It’s here to the center (Kamzik) of the center that they all come to unwind. Here they come to be themselves. As Robert, the lead singer of the bars band “Get Back to the Grave” (a snip young women say to older men whose passes are unwelcome), says “Here we are all family.”
My arrival at such an “opportune time” was serendipitous, arriving one week before the national elections. The “unstable time” mentioned by the professor was in reference to the results of that election. The Civic Democratic Party (ODS), the right-wing conservative, pro-privatization party that had run the country since 1992 and President Vaclav Havel’s choice of parties had fallen on hard times.
Prime Minister and ODS party leader Vaclav Klaus, a brilliant politician but like many brilliant politicians arrogant to a fault, had led the country into an unstable economic breach. Then while struggling to right the ship a scandal, the disclosure that members of Klaus’s cabinet had access to a secret Swiss account and, moreover, were unable to explain the source of several million crowns worth of political donations, all but cost Klaus and the ODS re-election.
The people’s disgust with the economy, lowering of living standards, and the ODS lapse in ethics brought the Social-Democratic Party (CSSD), once thought moribund, back to power.
A year ago, to broach the possibility of a left-wing socialist Czech government would have brought laughter and jeers of absurdity, yet this absurdity is now a reality. Furthermore, as the Czechs try to find that comfort zone with a left-wing government, they still must contend with a lack of strong leadership because, although the CSSD did win a majority of votes, they did not win enough parliamentary seats to form a majority government, leaving the people without a leader in a economic crisis that demands strong leadership.
In the ensuing weeks, the CSSD attempted a coalition with the minority parties, the Freedom Union (US) and the ultra-conservative right-wing Christian Democratic (KDU-CSL), but they wanted nothing to do with the left-wing CSSD and its foul tempered, brow-beating leader and now Czech Prime Minister Milos Zeman. Quietly in the wings former Prime Minister Klaus waited.
Klaus was finally approached by his hated arch rival Zeman about forming a government. In negotiations, which could have been nothing but arduous, Klaus secured the position of Parliament chairman. But it is a government some say will not last more than six months, an assumption that continues to lead to an unstable economy and a lack of confidence from the international financial world. Zeman himself called this compromise with Klaus and the ODS a “Suicidal Government,” a coalition no less he feels “will last the four-year term.”
The mood of Praguers, to say the least, is subdued. Uncertainty is again their companion. Although, this time it is not an oppressive regime that distorts their way but rather the unstable, fragile world of Global economics–a far greater foe.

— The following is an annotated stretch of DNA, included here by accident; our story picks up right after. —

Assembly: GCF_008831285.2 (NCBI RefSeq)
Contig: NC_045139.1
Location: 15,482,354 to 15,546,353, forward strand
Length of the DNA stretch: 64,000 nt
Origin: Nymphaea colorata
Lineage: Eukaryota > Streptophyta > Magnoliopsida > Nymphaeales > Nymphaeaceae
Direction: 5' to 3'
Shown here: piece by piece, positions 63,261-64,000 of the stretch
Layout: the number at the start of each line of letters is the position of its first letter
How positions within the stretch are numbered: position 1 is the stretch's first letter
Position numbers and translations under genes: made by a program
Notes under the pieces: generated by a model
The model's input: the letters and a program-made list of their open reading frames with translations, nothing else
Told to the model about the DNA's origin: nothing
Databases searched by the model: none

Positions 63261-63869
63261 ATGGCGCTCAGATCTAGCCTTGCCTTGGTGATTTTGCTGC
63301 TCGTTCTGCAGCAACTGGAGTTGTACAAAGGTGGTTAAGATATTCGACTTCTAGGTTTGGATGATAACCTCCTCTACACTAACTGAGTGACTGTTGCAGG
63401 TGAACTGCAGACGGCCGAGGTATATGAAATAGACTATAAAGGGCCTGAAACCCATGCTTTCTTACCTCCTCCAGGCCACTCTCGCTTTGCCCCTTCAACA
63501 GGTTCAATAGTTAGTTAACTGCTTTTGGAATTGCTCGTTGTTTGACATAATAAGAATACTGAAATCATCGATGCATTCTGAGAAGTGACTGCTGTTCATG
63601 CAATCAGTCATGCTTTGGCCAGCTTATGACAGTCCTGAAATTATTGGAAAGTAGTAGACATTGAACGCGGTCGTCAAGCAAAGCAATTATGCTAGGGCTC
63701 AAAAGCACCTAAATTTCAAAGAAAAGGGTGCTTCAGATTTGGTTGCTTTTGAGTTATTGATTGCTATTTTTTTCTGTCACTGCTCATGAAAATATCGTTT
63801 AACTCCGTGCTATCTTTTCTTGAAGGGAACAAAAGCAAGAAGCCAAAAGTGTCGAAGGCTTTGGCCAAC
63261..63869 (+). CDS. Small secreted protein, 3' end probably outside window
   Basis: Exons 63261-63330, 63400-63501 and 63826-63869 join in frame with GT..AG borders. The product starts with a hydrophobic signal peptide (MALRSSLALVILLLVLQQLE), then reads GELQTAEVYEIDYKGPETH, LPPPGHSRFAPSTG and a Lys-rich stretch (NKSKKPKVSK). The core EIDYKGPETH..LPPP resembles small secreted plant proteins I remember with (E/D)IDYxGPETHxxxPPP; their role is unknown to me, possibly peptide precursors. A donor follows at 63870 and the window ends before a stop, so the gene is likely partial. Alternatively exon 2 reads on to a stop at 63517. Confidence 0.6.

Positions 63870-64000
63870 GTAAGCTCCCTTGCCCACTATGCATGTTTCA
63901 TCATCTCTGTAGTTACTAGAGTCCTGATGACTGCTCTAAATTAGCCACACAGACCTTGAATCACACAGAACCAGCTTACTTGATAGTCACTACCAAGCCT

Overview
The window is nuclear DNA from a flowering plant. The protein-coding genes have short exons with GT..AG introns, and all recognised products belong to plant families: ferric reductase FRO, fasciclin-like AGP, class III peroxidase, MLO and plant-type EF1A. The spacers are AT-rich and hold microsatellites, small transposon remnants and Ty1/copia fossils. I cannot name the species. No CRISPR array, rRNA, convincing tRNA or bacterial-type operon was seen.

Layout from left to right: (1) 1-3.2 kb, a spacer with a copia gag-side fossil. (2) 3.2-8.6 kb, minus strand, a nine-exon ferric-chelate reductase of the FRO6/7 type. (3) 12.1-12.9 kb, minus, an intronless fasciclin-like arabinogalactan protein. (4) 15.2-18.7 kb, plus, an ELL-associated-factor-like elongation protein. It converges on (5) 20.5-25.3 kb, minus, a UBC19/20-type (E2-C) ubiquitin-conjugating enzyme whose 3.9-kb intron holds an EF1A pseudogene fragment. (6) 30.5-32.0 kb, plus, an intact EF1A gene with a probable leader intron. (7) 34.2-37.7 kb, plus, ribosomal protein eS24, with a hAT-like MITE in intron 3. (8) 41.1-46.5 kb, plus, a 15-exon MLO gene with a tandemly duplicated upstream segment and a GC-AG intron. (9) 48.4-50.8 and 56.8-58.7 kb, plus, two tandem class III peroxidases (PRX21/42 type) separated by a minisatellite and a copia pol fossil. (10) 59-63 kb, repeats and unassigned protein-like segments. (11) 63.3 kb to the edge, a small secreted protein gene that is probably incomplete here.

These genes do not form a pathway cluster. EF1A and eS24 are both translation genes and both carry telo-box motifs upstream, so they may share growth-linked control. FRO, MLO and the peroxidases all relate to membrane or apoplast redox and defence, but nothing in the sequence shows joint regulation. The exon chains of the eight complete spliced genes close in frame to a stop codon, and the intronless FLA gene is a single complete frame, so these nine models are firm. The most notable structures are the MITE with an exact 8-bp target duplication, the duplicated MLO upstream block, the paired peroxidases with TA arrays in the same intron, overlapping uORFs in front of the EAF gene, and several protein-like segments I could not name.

So I gathered my thoughts then formulated my answer and told the professor that social economics is what brought me here to the center (Prague) to see for myself the affects Western cultural and Capitalism will have on a country that for fifty years lived under Fascist and Communist rule. What brought me to the center of the center was a matter of great luck.
He nodded, laughed and slapped me on the back and then wandered toward his table for another whiskey. Soon I was joined by Peter, the professor of economics and former colleague of Chomsky. In 1996 I had a long discussion with Peter on the Nature of Man; a discussion that, subsequently, helped me to frame many of my thoughts on Mankind’s’ social, economic and political problems; a discussion that lasted well into the early morning.
In short, Peter stated that man was good but that his systems, which were man made and, therefore, “artificial,” were the bane of man’s existence.
This time we had a long discussion on Raw Capitalism and the International Monetary Fund and their probable devastating affect on local cultural, a conclusion we both agreed upon. When I realized that this magical city of Prague might have its great cultural suppressed or altered by Globalization, something that Fascism and Communism had tried and failed, I looked up from my beer with a feeling of despair.
“So what do we do?” I asked, hopeful that here at the center of the center there might be an answer.
Peter stood leaning against the bar, his left hand on his hip, looking at me, contemplating my question. Gradually, his contemplative expression gave way to a smile then the smile became a grin, and then in a burst of enthusiasm he put an arm around my shoulders and squeezed.
“By then, hopefully, we’ll be dead and not have to worry about it,” Peter answered and began to laugh. I too began to laugh and soon we had drawn the attention of the patrons of Galerie Kamzik.
How to explain, although, I realize here, like everywhere, there are no answers, but now it doesn’t seem to bother me as much.